Resolving White Collar Criminal Matters In Hillsborough County
Emotional criminal trials are a staple on movies and TV. But in reality, fewer than 5 percent of criminal cases go to trial. Due to case backlogs, which are even worse in the post-coronavirus era, many defendants must wait a year or longer for their day in court. Furthermore, trials are very risky. Jury behavior is impossible to predict.
So, an out-of-court settlement is not the easy way out. Since a trial takes so long and is so risky, the relative quickness of a plea bargain, not to mention the control it gives the defendant over the outcome, is very attractive. Furthermore, a Tampa white collar crime attorney is not just a good litigator. An attorney is also a good negotiator. So, defendants who plead guilty can be sure they are getting the best possible deal under the circumstances.
White collar crimes include embezzlement, forgery, bribery, and a number of other financial crimes which also involve some dishonesty. Since these offenses are nonviolent, pretrial diversion is usually available. That could be true even if the defendant is charged with a felony and/or has a criminal record.
Restitution and rehabilitation are the two Rs of pretrial diversion. The restitution could be a payment plan, but in most cases, prosecutors require all, or at least most, of the payment in a lump sum. Rehabilitation usually means community service, some self-improvement classes, and/or a victim impact panel (white collar crime victims share their stories about how these offenses hurt them).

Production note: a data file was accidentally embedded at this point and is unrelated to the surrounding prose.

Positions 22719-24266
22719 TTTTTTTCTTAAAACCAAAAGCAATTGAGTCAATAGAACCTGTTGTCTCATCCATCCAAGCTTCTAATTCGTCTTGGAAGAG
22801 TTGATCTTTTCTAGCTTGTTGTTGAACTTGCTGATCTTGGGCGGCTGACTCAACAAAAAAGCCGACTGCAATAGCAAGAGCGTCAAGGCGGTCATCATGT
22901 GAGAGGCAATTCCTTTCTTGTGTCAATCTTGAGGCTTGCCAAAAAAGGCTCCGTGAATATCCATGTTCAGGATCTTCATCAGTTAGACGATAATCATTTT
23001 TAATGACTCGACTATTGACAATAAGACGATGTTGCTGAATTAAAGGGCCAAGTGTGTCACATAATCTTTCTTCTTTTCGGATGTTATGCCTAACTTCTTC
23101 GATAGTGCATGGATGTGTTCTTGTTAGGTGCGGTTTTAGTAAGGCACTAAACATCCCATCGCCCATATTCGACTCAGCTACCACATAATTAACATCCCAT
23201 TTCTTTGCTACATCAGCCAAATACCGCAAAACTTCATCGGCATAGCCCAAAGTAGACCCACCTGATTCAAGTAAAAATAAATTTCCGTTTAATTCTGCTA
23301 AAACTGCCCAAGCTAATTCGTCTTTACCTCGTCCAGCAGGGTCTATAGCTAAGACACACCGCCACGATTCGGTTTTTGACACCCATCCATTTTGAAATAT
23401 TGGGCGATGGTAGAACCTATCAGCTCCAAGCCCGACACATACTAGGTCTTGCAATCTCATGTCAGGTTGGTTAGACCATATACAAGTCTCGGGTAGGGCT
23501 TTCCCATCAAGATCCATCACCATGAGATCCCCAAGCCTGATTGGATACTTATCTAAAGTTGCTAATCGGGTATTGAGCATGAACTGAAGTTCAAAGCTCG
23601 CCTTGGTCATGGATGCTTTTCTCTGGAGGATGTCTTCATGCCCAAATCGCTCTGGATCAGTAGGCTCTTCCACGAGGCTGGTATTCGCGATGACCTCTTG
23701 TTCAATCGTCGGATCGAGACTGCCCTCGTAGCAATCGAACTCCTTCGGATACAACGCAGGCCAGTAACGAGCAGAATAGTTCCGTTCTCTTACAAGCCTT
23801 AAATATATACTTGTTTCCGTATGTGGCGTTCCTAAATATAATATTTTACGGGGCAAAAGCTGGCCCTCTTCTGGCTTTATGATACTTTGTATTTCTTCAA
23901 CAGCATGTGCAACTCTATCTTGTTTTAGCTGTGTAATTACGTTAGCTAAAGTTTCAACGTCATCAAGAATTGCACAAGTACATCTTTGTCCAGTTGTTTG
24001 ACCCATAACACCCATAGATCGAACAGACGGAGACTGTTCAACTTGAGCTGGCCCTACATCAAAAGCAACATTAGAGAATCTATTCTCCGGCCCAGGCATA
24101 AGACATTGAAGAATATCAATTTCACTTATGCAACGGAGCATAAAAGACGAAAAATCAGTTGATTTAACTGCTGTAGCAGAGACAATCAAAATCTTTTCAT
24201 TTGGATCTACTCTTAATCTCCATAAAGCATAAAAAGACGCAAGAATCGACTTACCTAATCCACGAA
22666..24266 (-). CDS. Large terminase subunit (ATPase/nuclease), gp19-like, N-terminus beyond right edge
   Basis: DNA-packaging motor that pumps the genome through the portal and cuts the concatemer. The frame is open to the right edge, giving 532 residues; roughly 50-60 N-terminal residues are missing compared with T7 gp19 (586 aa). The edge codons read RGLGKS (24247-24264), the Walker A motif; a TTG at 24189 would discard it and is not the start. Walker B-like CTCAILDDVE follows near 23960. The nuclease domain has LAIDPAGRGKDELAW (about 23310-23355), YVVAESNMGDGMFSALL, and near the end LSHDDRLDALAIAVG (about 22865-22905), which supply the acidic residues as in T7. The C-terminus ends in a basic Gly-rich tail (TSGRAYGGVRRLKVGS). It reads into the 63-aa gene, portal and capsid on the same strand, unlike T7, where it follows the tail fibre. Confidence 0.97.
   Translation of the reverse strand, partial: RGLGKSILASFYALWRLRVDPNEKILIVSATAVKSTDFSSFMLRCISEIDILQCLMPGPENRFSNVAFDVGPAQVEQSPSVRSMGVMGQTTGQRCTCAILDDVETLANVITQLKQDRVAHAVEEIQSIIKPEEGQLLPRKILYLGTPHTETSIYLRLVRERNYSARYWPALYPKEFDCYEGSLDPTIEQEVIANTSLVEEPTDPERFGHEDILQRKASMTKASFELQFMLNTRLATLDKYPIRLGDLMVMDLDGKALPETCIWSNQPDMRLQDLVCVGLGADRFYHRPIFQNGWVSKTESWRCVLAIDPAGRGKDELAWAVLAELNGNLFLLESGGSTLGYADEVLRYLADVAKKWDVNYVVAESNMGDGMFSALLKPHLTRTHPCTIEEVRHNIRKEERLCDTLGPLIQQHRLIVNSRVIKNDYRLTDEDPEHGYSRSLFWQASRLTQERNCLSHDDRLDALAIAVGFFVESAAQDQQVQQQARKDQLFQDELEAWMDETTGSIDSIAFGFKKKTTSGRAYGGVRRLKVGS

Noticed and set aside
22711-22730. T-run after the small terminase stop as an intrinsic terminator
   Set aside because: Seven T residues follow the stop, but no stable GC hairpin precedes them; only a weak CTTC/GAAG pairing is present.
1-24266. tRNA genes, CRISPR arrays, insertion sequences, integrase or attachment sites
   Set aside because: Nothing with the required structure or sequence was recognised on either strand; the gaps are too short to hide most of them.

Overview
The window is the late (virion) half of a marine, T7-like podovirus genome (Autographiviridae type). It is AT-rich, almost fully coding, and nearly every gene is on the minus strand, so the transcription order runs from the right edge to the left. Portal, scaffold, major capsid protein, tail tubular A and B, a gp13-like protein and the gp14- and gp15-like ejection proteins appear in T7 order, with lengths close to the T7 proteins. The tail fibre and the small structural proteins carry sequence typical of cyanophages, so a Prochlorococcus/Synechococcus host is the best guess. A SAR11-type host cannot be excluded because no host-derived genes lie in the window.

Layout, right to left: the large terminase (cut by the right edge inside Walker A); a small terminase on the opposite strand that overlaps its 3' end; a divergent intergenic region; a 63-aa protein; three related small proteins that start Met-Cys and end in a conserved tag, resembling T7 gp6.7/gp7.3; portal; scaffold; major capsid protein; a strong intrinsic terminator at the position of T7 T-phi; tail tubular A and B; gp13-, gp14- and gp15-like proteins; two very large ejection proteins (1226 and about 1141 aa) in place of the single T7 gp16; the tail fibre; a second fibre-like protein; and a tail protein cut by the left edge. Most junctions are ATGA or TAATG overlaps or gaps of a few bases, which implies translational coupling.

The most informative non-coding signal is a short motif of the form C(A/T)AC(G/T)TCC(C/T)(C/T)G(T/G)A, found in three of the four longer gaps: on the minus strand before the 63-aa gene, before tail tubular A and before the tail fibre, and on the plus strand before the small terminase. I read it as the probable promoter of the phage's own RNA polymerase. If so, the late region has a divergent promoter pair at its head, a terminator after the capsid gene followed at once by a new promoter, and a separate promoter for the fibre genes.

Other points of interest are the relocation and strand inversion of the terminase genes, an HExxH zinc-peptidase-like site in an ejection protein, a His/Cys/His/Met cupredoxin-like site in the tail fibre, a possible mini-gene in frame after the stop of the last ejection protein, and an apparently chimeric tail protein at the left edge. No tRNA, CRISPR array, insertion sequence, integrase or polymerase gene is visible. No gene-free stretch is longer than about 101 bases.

If the defendant completes all program requirements, prosecutors normally dismiss the case. So, the defendant has no conviction record, but the arrest record remains.
Plea Bargain Options
Prosecutors have absolute discretion when it comes to pretrial diversion, at least in most cases. They decide when to offer it and when not to offer it. Plea bargain options are a little different.
The vast majority of plea bargains involve arrangements between defense attorneys and prosecutors. As mentioned, the two sides usually negotiate in this area. Typically, the defendant agrees to plead guilty, or no contest, in exchange for a lesser sentence and/or a reduced charge. For both sides, a bird in the hand is usually worth two in the bush.
Other items, including the conditions of probation, are usually negotiable as well. For example, some prosecutors agree to unsupervised probation which does not require regular check-ins with a probation officer.
An open plea or a slow plea could be options as well. At open pleas, defendants quite literally throw themselves on the mercy of the court. Attorneys often turn to open pleas if prosecutors are unusually stubborn, perhaps because a case has some political overtones. During a slow plea, the defendant pleads guilty and asks a judge to assess punishment. So, the defendant can introduce a variety of mitigating factors.
Contact a Diligent Hillsborough County Attorney
A number of plea bargain options are available in white collar criminal cases. For a free consultation with an experienced criminal defense lawyer in Tampa, contact the OA Law Firm. Convenient payment plans are available.